The first tailor tried to tempt the public by placing over his shop window this advertisement: The best tailor in the town. The second immediately hung up a large signboard, with this words: The best tailor in the world. The third was greatly puzzled, for he could not find a more attractive title. At last he painted on his shop the following words in big letters: The best tailor in the street.
The others were so vexed that they took away their signboards and closed their shops.

1. Does "the competition was great" mean "the competition was intense/fierce"?
2. I don't understand the meaning of "placing over his shop window this advertisement". Does this "over" mean the same as "over" in "all over the place"?
3. Does "he painted on his shop" leave out the word "window"? Should it be "he painted on his shop window"?

Thanks advance!
Topic: of your age/ your age
Posted: Saturday, December 29, 2018 10:01:44 PM
1. She now has the same size waist as a boy of the same age. (of the same age)
2. When I was your age, I used to work six days a week. (your age)
3. She's the same age as her husband. (the same age)
4. My daughter, Jane, never dreamed of receiving a letter from a girl of her own age in Holland. (of her own age)
5. You need to make friends your age. (your age)

As you can see, some sentences use age with the word "of" and some without "of". Is there a rule? And by the way, can I change the sentence 1 to "she now has the same size as a boy her own age"?
Topic: if not sooner/if not most
Posted: Friday, December 21, 2018 2:05:54 AM
Thank you very much. But do you think "if not" has the meaning of "even"? Because in my grammar book, the writer thinks that "if not" and "even" mean the same thing. The writer is not a native speaker, so I'm not sure if he is right. Besides, "possibly" and "even" sounds very different. ex:

Their behavior was reproachable, if not criminal. (The writer says this sentence means "their behavior was reproachable, even criminal.")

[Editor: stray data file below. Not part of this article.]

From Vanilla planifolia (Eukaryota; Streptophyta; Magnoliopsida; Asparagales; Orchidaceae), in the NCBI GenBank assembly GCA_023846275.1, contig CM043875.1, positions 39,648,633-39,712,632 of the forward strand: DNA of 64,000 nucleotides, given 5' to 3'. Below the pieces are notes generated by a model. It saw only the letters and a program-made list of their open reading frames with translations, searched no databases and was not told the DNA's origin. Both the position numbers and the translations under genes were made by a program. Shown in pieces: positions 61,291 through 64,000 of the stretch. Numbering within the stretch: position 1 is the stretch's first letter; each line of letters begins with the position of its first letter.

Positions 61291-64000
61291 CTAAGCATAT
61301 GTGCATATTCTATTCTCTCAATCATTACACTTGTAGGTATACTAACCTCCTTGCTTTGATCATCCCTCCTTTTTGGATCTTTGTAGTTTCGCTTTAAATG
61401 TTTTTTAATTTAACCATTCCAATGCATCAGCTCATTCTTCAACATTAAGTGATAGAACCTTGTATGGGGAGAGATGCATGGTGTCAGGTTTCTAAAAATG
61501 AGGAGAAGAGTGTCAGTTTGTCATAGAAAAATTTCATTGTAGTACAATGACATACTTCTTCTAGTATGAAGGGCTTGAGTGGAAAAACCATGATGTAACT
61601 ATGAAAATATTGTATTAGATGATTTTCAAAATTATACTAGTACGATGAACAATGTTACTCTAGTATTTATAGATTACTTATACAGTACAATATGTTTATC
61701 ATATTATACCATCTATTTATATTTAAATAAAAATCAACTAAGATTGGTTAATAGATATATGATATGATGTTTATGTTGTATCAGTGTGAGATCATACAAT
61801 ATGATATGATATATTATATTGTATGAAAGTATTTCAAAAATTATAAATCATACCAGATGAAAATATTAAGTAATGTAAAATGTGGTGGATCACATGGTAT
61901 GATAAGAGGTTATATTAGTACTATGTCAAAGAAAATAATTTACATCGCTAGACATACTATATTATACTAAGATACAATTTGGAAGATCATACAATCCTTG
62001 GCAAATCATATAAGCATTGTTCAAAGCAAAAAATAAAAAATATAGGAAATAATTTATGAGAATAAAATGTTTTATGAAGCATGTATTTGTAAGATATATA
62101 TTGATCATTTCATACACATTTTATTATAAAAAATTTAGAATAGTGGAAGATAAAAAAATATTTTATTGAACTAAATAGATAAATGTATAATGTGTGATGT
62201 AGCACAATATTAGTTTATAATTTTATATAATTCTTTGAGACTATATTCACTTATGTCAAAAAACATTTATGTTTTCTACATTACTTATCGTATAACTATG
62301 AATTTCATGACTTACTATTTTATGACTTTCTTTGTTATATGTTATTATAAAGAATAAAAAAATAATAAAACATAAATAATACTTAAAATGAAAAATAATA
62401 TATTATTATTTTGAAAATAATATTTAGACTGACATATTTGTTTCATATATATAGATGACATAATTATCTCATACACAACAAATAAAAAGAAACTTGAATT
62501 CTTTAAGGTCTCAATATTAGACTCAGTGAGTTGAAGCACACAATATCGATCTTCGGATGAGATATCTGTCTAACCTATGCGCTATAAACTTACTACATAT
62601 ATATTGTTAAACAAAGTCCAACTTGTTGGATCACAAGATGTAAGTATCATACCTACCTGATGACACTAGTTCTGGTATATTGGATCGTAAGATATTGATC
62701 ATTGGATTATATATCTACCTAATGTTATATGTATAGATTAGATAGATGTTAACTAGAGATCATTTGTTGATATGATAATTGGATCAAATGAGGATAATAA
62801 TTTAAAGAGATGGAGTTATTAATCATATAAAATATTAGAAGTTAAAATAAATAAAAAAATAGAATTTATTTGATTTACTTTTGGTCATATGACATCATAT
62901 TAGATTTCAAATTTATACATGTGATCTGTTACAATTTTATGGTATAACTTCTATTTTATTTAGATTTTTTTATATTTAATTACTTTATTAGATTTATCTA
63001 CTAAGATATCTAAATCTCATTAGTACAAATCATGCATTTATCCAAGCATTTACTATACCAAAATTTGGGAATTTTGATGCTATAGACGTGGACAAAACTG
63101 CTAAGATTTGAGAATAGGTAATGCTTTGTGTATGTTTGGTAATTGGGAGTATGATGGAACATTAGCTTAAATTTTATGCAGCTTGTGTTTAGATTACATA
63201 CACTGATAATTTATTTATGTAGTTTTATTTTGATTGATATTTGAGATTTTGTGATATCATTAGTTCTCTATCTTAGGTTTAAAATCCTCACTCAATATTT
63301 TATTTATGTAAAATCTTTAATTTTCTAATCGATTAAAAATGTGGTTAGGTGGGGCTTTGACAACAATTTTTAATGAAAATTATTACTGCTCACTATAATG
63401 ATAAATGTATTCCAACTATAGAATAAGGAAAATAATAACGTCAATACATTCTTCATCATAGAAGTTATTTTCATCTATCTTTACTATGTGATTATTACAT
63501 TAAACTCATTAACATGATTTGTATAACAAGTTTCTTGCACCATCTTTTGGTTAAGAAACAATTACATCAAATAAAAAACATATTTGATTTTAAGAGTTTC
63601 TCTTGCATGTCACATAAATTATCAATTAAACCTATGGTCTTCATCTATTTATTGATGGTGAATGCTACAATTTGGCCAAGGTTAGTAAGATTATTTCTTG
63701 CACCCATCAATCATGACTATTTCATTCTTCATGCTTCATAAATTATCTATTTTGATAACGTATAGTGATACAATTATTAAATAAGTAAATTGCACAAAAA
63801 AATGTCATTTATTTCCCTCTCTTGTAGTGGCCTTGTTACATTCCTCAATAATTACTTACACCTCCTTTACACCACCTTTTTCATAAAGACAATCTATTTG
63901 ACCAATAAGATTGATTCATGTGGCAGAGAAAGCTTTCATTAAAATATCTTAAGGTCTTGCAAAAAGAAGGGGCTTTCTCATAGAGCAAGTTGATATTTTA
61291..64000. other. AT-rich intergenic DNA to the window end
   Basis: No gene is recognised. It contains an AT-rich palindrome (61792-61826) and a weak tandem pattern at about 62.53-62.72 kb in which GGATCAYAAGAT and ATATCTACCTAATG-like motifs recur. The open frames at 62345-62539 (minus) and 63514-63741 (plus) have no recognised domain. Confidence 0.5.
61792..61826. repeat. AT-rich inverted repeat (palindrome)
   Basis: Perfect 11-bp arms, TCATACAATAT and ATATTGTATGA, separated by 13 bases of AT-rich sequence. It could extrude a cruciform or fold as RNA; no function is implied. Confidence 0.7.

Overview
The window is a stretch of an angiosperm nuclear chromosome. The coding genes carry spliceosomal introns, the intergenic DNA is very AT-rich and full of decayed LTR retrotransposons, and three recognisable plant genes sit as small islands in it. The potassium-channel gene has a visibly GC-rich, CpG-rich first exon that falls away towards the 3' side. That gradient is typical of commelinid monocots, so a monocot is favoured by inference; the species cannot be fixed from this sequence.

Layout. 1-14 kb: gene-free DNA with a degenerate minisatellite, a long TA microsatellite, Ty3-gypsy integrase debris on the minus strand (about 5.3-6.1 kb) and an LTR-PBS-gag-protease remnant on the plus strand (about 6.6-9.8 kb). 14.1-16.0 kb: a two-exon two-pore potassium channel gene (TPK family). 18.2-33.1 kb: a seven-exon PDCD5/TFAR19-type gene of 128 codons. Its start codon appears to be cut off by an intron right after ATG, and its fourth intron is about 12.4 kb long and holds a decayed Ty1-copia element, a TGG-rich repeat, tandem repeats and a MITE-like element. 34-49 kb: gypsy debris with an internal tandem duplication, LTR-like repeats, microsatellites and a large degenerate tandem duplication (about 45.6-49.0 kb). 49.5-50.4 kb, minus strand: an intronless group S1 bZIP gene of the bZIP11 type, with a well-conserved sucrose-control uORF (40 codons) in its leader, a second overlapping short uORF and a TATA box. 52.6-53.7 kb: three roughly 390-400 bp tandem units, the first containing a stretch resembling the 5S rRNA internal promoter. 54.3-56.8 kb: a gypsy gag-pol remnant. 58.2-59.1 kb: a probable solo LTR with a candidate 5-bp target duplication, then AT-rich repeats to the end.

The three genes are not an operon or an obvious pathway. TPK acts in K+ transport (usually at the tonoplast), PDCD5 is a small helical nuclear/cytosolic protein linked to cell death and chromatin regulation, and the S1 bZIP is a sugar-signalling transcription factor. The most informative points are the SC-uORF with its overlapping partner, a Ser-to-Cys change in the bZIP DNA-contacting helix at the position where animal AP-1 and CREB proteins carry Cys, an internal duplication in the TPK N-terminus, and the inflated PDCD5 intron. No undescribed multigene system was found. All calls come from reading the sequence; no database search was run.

He bullied his opponents and impugned their integrity, if not their patriotism. (The writer says it means "he bullied his opponents and impugned their integrity and even their patriotism.)
Thank you your time and help!
Topic: if not sooner/if not most
Posted: Thursday, December 20, 2018 4:43:52 AM
1. I'm working on my fitness and I will be ready in a couple of weeks, if not sooner.
2. Let's meet tonight if not sooner.
3. Many people, if not most, will agree with her.

Could you tell me what "if not sooner" and "if not most" mean in these three sentences?
Topic: reported speech
Posted: Saturday, December 15, 2018 11:59:43 PM
Thanks ever so much for all of your help and replies. I really appreciate it!

Topic: reported speech
Posted: Saturday, December 15, 2018 2:19:18 AM
L.Rai wrote:
Miss Felicity:

I'm curious, why do you want to do this?

A great English teacher told me retelling jokes is a good way to practice speaking English. In this joke, I can retell it from the perspectives of many people, such as the young man, the doctor or the young man's mother, to name but a few. But he suggested selecting at least three perspectives and practicing a couple of jokes every day. And this is the way he used to practice his spoken English.
I find retelling jokes useful and interesting. And I decide to use this method to practice speaking English. But my first step is to know how to report those sentences.Angel

Main Forum RSS : RSS
Forum Terms and Guidelines | Privacy policy | Copyright © 2008-2019 Farlex, Inc. All rights reserved.